In sum, Marx has identified and criticized two dominant philosophical traditions. Materialism, from Hobbes to Feuerbach, is flawed because of its unreflective, ahistoric character, failing to understand the role human beings play in creating the world they perceive. But it is to be praised for understanding man’s continuity with the natural world. Idealism, in its final, Hegelian, form, understands the importance of historical development, but restricts this to the development of thought.

—p.27 Early Writings (13) by Jonathan Wolff 9 months, 1 week ago

In sum, Marx has identified and criticized two dominant philosophical traditions. Materialism, from Hobbes to Feuerbach, is flawed because of its unreflective, ahistoric character, failing to understand the role human beings play in creating the world they perceive. But it is to be praised for understanding man’s continuity with the natural world. Idealism, in its final, Hegelian, form, understands the importance of historical development, but restricts this to the development of thought.

—p.27 Early Writings (13) by Jonathan Wolff 9 months, 1 week ago
33

The lesson is that the capitalist economy renders some forms of behaviour rational and others irrational. So you had better do what the market mandates or you will be in trouble. Consequently we find ourselves dominated by the market. But what is the market? Simply the accumulated effects of innumerable human decisions about production and consumption. It is, then, our own product. From which it follows that, once more, we have come to be dominated by our own product. And even though it is our own product it is not under our control. Who, for example, wants the stock market to crash? But this happens, from time to time, as an unintended consequence of our own individual actions, each one of which may have seemed perfectly rational in its own terms. The market is like a monster we have accidentally created, but which now comes to rule our lives. As Marx puts it, we experience the ‘complete domination of dead matter over men’ (Colletti 319).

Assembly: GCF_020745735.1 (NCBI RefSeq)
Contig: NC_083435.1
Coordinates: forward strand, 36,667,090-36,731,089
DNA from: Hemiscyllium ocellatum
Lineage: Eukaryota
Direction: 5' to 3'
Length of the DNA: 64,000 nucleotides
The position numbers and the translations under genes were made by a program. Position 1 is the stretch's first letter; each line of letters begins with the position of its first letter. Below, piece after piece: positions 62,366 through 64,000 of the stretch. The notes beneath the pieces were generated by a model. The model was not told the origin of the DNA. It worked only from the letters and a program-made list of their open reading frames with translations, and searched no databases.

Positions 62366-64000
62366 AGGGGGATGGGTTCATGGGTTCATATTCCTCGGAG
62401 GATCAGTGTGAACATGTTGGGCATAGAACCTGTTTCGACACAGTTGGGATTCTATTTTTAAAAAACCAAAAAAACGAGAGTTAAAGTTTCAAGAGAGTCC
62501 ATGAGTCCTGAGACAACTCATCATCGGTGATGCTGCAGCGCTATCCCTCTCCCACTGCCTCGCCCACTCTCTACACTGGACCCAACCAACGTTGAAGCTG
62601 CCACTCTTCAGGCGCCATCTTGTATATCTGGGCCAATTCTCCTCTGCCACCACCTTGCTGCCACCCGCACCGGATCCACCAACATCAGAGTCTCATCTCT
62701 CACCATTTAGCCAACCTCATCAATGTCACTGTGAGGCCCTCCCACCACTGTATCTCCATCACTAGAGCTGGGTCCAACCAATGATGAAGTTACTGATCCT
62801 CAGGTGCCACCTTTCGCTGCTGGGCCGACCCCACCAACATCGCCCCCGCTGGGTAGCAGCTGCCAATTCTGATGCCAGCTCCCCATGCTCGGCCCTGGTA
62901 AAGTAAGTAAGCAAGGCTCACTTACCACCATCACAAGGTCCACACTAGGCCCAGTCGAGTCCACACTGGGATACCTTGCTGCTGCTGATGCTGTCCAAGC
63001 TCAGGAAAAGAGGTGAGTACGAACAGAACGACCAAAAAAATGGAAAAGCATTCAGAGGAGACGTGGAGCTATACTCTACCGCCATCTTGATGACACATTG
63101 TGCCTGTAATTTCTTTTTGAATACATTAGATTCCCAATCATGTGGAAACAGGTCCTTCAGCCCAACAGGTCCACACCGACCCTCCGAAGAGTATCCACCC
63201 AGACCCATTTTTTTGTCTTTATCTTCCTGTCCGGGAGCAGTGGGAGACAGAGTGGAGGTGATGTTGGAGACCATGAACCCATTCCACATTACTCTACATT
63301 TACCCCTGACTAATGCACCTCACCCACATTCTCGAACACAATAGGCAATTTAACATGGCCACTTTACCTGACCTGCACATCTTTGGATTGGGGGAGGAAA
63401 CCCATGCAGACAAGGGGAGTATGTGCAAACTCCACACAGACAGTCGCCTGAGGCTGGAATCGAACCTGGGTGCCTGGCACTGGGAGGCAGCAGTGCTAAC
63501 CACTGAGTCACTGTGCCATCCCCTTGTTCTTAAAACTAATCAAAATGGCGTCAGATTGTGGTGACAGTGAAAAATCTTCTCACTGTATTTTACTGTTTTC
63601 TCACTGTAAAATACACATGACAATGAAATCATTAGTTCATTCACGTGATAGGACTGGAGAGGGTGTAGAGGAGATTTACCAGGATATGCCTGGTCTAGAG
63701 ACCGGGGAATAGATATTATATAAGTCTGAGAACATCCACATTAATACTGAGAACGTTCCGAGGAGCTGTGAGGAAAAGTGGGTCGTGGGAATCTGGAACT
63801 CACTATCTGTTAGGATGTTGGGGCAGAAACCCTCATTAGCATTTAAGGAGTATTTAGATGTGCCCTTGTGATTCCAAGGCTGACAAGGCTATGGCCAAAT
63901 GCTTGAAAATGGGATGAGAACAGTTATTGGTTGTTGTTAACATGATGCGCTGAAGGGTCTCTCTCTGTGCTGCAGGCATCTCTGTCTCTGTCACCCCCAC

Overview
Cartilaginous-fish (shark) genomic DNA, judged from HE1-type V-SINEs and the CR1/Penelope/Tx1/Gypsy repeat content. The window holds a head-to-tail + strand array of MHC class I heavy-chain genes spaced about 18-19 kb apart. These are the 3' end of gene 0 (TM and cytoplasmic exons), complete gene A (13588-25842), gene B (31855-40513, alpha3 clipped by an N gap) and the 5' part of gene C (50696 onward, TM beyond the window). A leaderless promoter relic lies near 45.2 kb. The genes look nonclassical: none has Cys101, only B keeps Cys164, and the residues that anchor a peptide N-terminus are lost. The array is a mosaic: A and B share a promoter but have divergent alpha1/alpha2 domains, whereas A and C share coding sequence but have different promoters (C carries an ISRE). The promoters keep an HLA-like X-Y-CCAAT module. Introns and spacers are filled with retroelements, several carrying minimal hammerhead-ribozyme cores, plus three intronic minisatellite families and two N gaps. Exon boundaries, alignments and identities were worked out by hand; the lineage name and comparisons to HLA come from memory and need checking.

citation: Karl Marx: Early Writings by Lucio Colletti

—p.33 Early Writings (13) by Jonathan Wolff 9 months, 1 week ago

The lesson is that the capitalist economy renders some forms of behaviour rational and others irrational. So you had better do what the market mandates or you will be in trouble. Consequently we find ourselves dominated by the market. But what is the market? Simply the accumulated effects of innumerable human decisions about production and consumption. It is, then, our own product. From which it follows that, once more, we have come to be dominated by our own product. And even though it is our own product it is not under our control. Who, for example, wants the stock market to crash? But this happens, from time to time, as an unintended consequence of our own individual actions, each one of which may have seemed perfectly rational in its own terms. The market is like a monster we have accidentally created, but which now comes to rule our lives. As Marx puts it, we experience the ‘complete domination of dead matter over men’ (Colletti 319).

citation: Karl Marx: Early Writings by Lucio Colletti

—p.33 Early Writings (13) by Jonathan Wolff 9 months, 1 week ago
42